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Al Gore For President ? Not So Fast

by @ 11:48 am on March 31, 2008. Filed under 2008 Election, Al Gore, Barack Obama, Hillary Clinton, Politics

Susan Estrich deconstructs Joe Klein’s ridiculous scenario:

First of all, there are no “elders” in the Democratic Party, at least none who control 100 or more votes. Nancy Pelosi doesn’t control that many votes, not on a vote for the Democratic nomination for president. Neither does Harry Reid. Certainly not Howard Dean. There are no machines, there’s no leader, and the only person who might, in other circumstances, have that kind of clout would be Bill Clinton, who is already using whatever influence he has to keep Hillary in the game

And the only other viable candidate is Al Gore himself who said on 60 Minutes last night that he doesn’t want to be a powerbroker and doesn’t expect to be the nominee:

(CNN) – His name continues to get mentioned as a Democratic elder who cold hammer out a resolution in his party’s deadlocked presidential race, but former Vice President Al Gore said Sunday he’s not interested in the job.

“I’m trying to stay out of it,” the former vice president said on CBS’ “60 Minutes” of the prolonged race for the White House.

“I’m not applying for the job of broker,” he also said when pressed about the possibility he will be one of the few neutral Democrats who could sit Barack Obama and Hillary Clinton down together.

The comments follow increased speculation that Gore, the party’s 2000 presidential nominee, may be called to forge a compromise between the two candidates, or even appear on the top of the presidential ticket himself.

In the interview Sunday, Gore laughed off that role as a modern day ‘Boss Tweed.’

But last week, Democratic Rep. Tim Mahoney of Florida suggested Gore, the party’s 2000 presidential nominee, could assume the role of a compromise candidate if neither Clinton nor Obama could reach a deal themselves.

“If it goes into the convention, don’t be surprised if someone different is at the top of the ticket,” he told a Florida newspaper, adding Gore could be that choice.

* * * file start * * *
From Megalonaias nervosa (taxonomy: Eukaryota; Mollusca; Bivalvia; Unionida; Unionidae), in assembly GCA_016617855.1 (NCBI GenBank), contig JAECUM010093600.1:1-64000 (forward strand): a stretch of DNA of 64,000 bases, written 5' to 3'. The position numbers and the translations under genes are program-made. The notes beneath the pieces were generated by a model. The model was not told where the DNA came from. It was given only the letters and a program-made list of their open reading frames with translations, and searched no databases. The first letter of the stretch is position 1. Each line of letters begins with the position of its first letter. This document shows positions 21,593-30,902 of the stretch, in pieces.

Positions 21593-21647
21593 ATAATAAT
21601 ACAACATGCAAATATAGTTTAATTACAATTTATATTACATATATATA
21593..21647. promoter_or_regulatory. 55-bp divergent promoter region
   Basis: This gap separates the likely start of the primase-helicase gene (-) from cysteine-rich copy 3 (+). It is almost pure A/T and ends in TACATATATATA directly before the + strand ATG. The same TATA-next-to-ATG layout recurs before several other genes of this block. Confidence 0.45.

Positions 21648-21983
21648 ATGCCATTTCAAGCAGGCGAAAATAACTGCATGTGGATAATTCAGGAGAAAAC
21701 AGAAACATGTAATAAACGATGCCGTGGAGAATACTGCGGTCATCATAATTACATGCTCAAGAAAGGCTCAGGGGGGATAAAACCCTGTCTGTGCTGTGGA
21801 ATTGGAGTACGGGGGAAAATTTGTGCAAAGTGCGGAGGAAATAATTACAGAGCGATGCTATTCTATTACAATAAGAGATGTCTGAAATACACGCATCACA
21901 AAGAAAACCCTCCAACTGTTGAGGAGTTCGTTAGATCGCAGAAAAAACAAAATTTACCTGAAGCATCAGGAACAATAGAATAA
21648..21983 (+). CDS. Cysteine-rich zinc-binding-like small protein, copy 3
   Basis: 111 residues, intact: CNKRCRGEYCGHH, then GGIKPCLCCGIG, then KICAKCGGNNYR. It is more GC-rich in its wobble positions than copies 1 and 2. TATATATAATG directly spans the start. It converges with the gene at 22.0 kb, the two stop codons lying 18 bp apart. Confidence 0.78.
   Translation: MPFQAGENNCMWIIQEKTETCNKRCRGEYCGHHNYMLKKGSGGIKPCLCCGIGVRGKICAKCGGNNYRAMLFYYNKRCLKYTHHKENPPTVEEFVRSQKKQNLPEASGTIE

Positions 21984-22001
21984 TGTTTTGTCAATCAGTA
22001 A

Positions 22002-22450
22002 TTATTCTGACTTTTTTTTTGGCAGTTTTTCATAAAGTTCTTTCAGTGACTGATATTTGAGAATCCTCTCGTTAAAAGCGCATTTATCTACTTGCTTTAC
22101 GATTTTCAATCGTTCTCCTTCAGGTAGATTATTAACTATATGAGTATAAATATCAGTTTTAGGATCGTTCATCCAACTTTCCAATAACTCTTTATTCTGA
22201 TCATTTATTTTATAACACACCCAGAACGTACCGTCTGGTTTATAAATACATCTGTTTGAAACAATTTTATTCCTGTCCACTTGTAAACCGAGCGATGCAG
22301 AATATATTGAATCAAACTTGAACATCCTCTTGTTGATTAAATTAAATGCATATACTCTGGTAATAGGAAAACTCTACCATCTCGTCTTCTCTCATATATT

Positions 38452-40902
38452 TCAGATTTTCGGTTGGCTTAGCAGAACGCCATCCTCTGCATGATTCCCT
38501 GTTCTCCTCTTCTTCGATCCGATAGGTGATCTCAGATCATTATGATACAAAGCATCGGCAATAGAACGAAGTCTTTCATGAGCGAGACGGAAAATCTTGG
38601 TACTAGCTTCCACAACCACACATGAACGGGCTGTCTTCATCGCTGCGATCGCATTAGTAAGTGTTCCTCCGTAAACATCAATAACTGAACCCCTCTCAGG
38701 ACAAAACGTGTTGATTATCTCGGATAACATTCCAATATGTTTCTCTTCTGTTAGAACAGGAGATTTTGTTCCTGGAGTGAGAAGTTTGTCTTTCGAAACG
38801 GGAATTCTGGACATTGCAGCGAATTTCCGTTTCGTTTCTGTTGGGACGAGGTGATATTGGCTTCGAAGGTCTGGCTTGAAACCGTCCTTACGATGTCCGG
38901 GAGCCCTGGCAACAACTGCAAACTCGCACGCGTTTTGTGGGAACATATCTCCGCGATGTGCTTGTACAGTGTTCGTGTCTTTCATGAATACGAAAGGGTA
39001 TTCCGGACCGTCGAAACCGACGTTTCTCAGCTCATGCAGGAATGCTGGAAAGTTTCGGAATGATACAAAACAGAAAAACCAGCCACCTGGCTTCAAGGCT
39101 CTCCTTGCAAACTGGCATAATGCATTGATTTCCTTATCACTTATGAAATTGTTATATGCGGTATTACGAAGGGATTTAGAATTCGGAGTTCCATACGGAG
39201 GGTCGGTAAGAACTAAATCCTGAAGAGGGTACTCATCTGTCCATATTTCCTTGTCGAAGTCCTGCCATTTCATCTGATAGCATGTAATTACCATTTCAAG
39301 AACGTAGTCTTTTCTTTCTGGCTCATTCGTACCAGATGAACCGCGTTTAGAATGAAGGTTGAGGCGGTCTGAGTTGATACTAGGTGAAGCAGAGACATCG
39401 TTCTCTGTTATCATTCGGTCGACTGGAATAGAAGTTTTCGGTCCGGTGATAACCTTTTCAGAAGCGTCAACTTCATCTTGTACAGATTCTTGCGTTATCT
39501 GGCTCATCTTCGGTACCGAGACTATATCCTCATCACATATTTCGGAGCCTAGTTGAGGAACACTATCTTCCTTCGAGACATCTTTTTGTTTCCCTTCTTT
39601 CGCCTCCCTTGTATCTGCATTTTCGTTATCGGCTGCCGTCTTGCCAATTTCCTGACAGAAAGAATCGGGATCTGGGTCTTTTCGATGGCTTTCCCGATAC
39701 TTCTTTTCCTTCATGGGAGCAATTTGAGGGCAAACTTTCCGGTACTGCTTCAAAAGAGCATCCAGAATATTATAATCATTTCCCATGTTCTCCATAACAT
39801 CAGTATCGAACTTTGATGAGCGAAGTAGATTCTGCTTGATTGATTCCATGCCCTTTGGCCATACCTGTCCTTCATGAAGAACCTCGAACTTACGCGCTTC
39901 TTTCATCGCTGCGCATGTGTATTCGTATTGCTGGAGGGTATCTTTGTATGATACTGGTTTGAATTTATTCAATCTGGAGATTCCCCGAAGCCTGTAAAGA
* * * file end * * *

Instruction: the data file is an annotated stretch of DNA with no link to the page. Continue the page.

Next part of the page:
Gore shrugged off that suggestion: “I doubt very seriously that I’ll ever be a candidate again,” he said.

Moreover, as Estrich notes, the entire logic behind the argument that Klein and Mahoney make relies about the idea that Clinton and Obama are not strong candidates, and that just isn’t so:

The reason that neither Clinton nor Obama has locked this thing up is not that they’re weak candidates, but because of how strong both of them are, compared to their Gore-like opponents who got nowhere in this race. What makes Al Gore so much more appealing than John Edwards or Chris Dodd or Joe Biden, all of them at least as charismatic as Gore, and unable to compete against Clinton and Obama? The idea that the answer to the Democrats’ problem is to go find one of its old losers is an insult to the supporters of both Clinton and Obama. And don’t forget how much weight Gore’s endorsement carried last time around, when he anointed then-frontrunner Howard Dean in what turned out to look more like the kiss of death than anything else.

This campaign may not be pretty – ok, there are days when it’s pretty ugly – but by the time the Democrats meet in Denver, one of the two candidates will have more delegates, pledged and unpledged, than the other. That’s the candidate who will be the nominee. It won’t be someone who didn’t run. The role of the superdelegates is to choose between the candidates, not to render the whole process irrelevant.

Which is exactly what would happen if they reached outside the primary process and brought in someone who has done nothing but travel the world and collect speaking fees for the past seven years. That may have worked back in the days when the nomination was controlled by the party bosses, but it’s not going to work today.

H/T: QandO

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